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Bio-Algorithms and Med-Systems

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Role of the gut-brain axis in the eating behavior of children with autism spectrum disorders

Justyna Siwek / Aleksandra Kawala-Janik
  • Faculty of Electrical Engineering, Automatic Control and Informatics, Opole University of Technology, 45-758 Opole, Poland
  • Other articles by this author:
  • De Gruyter OnlineGoogle Scholar
/ Piotr Walecki
  • Corresponding author
  • Department of Bioinformatics and Telemedicine, Jagiellonian University Medical College, 31-008 Kraków, Poland
  • Email
  • Other articles by this author:
  • De Gruyter OnlineGoogle Scholar
Published Online: 2017-09-16 | DOI: https://doi.org/10.1515/bams-2017-0020



The occurrence of autism spectrum disorders (ASD) has significantly increased in the last few years. One of the common problems in this group are eating disorders and ailments from the gastrointestinal systems. According to some studies, these problems have a significant impact on the occurrence and severity of symptoms in the neurological system, so it is crucial to increase the attention paid on the role of diet in the treatment of this disease. One of the theories connects ASD with disorders of the digestive system and the intestinal bacterial flora. This theory is based on the gut-brain axis, which means the interaction between the gastrointestinal and nervous systems.


To demonstrate the differences in behavior habits, interest in nutrition, and frequency of consumption of food products between children suffering from ASD and healthy children.

Materials and methods:

The study was conducted among 44 children suffering from ASD and 33 healthy children as a control group. Data were collected using a questionnaire that was specially designed for this study. The questionnaire contained questions about eating habits and the frequency of consumption of selected food products.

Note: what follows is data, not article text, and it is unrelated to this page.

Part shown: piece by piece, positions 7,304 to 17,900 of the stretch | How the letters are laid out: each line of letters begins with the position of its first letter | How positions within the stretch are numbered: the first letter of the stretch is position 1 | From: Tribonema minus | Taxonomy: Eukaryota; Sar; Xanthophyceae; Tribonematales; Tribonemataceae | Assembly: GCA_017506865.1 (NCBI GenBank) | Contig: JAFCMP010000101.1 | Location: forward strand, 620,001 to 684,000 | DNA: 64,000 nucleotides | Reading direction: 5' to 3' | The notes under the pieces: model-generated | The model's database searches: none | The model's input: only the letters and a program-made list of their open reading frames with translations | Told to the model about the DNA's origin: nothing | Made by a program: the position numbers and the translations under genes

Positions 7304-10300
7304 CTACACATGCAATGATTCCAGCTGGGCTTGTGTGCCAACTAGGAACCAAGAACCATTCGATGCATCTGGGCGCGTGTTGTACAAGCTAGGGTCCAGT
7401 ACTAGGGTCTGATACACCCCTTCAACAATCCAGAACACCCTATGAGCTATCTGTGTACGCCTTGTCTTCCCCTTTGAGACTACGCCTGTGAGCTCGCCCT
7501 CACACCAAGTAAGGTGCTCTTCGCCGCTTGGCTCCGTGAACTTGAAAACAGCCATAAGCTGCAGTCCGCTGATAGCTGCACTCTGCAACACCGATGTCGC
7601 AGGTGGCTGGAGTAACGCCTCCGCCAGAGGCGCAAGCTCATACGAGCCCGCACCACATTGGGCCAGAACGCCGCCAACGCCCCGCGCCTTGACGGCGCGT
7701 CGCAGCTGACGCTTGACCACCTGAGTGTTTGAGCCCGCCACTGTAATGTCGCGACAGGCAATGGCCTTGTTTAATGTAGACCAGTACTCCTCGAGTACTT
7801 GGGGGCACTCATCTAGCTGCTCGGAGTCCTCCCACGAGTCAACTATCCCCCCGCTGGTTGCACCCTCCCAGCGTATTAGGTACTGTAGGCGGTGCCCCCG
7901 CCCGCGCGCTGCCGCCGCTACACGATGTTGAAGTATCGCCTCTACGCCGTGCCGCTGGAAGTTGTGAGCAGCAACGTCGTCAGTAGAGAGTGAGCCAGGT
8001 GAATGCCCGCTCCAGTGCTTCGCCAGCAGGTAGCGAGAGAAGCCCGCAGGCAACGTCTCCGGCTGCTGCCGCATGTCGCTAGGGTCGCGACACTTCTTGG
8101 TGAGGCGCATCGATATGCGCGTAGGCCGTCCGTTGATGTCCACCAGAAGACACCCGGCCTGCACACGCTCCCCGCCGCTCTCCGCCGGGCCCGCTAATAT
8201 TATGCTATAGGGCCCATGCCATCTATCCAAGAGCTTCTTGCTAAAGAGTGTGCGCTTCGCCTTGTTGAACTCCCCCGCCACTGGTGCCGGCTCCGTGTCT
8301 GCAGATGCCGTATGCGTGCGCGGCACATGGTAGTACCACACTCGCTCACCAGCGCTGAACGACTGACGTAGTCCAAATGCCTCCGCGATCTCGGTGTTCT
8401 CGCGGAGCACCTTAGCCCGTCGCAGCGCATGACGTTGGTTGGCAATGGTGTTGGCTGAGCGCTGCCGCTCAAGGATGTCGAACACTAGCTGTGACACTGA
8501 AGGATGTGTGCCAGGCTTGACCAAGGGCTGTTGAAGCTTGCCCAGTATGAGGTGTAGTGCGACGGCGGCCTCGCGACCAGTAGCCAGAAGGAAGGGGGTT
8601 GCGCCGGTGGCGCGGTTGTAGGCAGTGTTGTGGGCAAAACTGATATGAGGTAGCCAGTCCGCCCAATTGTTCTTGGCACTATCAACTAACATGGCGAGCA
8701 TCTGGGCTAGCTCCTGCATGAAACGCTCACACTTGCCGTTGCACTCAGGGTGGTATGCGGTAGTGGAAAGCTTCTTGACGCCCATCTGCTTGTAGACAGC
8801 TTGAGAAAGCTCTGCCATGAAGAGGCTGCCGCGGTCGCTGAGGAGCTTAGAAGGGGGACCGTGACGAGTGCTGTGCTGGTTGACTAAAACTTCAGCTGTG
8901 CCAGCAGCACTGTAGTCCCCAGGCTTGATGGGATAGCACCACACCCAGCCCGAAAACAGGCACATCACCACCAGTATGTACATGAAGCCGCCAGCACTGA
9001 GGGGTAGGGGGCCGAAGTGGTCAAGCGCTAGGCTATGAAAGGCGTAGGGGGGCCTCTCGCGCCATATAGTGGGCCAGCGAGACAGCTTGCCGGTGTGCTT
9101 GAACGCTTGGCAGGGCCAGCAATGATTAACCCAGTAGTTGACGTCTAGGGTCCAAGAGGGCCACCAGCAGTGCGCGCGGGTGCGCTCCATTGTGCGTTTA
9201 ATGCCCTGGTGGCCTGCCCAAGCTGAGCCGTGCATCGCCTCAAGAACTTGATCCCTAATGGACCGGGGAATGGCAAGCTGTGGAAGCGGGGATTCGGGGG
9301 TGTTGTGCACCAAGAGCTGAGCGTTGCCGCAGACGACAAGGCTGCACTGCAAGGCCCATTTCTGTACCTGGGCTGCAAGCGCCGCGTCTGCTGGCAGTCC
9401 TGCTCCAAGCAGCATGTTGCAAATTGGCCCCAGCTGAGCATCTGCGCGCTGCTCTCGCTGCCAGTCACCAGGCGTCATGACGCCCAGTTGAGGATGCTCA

Parents of healthy children showed more interest in their children’s way of feeding and nutritional recommendations compared to parents of children with ASD (4% and 11.3%, respectively). In addition, 24.3% more children with ASD consulted with a nutritionist compared to the control group. Complaints of the digestive system were 21.1% more likely by children with ASD. Children suffering from ASD were characterized by a higher intake of red meat and giblets and less frequent consumption of milk and milk products compared to the control group. There were no statistically significant differences between the study group and the control group in terms of frequency of consumption of products, which are the source of gluten, artificial food additives-preservatives, and artificial colors.


There are differences in the habits and eating behaviors and the frequency of consumption of selected food products between a group of children with ASD and a group of healthy children.

Keywords: autism; behavior; diet; eating; gut-brain axis; nutrition


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About the article

Received: 2017-08-18

Accepted: 2017-08-18

Published Online: 2017-09-16

Published in Print: 2017-09-26

Author contributions: All the authors have accepted responsibility for the entire content of this submitted manuscript and approved submission.

Research funding: None declared.

Employment or leadership: None declared.

Honorarium: None declared.

Competing interests: The funding organization(s) played no role in the study design; in the collection, analysis, and interpretation of data; in the writing of the report; or in the decision to submit the report for publication.

Citation Information: Bio-Algorithms and Med-Systems, Volume 13, Issue 3, Pages 117–123, ISSN (Online) 1896-530X, ISSN (Print) 1895-9091, DOI: https://doi.org/10.1515/bams-2017-0020.

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